SIG Purpose

ISSS explores the multiple perspectives of systemics through its Special Integration Groups (SIGs). SIGs are formed from the collective interests of ISSS members, and represent the dynamics of creative exploration and philosophical/scientific integration that is at the core of ISSS work.
The integration and synthesis of knowledge is an important goal of ISSS. How do the various bodies of thought fit together? How are they similar? How do they differ? And, do they together form new and important insights to understand and comprehend our universe of knowledge? One means of facilitating this process is to form Special Integration Groups (SIGs).
Many organizations have SIGs, but that acronym stands for special “interest” groups in most. We all know that special interest groups tend to fragment organizations as well as knowledge. The ISSS is not a conglomerate that grows by fragmenting into special interest groups as members specialize in limited aspects of a discipline. It is the opposite. Through special integration groups, our society synthesizes diverse disciplinal knowledge into cohesive wholes, systemically integrating that knowledge.
In some cases members form SIGs that concern the integration of a specific discipline (e.g. philosophy or accounting) with other bodies of thought and the development of those disciplines through that interaction. In other cases, members may form SIGs concerned with more general conceptual frameworks (e.g. General Systems Theory, Living Systems Theory, or Hierarchy Theory) that are designed to integrate ideas of many different disciplines. The SIGs organize joint projects among themselves, forming a mosaic of integrative learning. In the absence of a specialist-styled core of knowledge, the SIGs act as search engines within the ISSS, providing orderly paths for newcomers to find their way into the diverse but systemically integrated body of knowledge that constitutes systems science. Within SIGs, pre-embryonic systems science cores develop and cross-fertilize with those of other SIGs.
Curiously enough, as organizations of special interest groups grow by increasing the number of their special interest groups, the ISSS grows as we increase the number of our special integration groups. These groups form the tentacles that reach into the diverse disciplines of human investigations to build the bridges among them for the unifying of the arts and humanities as well as the sciences. Those bridges are not built from one discipline to another through informal analogy and the forced-fitting of methods and models as often occurs in grand umbrella interdisciplinary organizations. Instead, as 2,000 years ago all roads were said to lead to Rome, the interdisciplinary bridges we build all lead through systems science. And, as with the great transportation hubs of today, you can go anywhere from there. When the bridge is built between systems science and a discipline, the whole world is open to that discipline and that discipline to the whole world.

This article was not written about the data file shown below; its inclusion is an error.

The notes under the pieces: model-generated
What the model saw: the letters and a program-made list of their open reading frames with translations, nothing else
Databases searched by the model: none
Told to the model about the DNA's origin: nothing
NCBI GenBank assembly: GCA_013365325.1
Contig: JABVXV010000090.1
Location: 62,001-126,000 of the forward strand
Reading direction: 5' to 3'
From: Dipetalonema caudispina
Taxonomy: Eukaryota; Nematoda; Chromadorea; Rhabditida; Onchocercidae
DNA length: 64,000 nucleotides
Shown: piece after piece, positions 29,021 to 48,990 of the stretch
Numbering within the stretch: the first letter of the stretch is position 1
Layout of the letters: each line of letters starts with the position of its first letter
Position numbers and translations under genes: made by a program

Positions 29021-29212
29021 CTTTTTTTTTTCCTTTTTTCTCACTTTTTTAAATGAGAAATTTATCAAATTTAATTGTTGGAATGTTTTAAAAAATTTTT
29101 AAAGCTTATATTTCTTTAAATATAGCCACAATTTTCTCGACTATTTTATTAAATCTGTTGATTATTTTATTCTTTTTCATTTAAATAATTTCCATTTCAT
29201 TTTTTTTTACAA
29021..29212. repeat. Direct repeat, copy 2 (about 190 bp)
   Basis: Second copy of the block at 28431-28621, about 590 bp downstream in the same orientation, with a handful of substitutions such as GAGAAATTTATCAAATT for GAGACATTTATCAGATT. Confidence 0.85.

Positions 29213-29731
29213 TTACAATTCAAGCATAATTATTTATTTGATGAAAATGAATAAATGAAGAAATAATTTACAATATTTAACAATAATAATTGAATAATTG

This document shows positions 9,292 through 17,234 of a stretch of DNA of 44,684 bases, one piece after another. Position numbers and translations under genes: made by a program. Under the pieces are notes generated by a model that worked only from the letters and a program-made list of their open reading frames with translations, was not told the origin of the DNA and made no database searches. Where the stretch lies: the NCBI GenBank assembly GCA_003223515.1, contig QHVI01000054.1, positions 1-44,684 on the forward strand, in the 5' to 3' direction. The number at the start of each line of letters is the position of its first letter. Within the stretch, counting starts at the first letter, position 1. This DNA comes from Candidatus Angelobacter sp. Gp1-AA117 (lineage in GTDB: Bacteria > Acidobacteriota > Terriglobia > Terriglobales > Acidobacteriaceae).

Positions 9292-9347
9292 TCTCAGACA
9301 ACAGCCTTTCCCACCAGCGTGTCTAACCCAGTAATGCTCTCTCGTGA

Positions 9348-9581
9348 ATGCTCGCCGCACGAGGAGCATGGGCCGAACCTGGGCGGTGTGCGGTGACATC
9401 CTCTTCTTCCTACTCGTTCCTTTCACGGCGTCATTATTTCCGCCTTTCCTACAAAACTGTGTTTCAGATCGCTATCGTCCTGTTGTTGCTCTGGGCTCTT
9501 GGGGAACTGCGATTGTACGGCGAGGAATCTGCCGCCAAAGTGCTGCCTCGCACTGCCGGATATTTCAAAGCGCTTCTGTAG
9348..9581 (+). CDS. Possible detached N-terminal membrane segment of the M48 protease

Although we are drawn to our Society as generalists, our bread and butter jobs are mostly specialties. We are hybrids; and when we move outside our general theories, we often revert to our specialist ways. In our search for a systems science core, we overlook it because of its simplicity. We fail to find the core of knowledge that we seek because we seek it as specialists among specialists. The core is simply that all things real and imagined may be viewed as systems (sets of related and interacting elements) and, consequently, all things may be known by their relations and interrelations with all other things. But that statement is not enough to define a specialty and so the specialist in us persists in developing a special core of general knowledge.
(This text originally appeared on the ISSS website before 2004, and has been reinstated)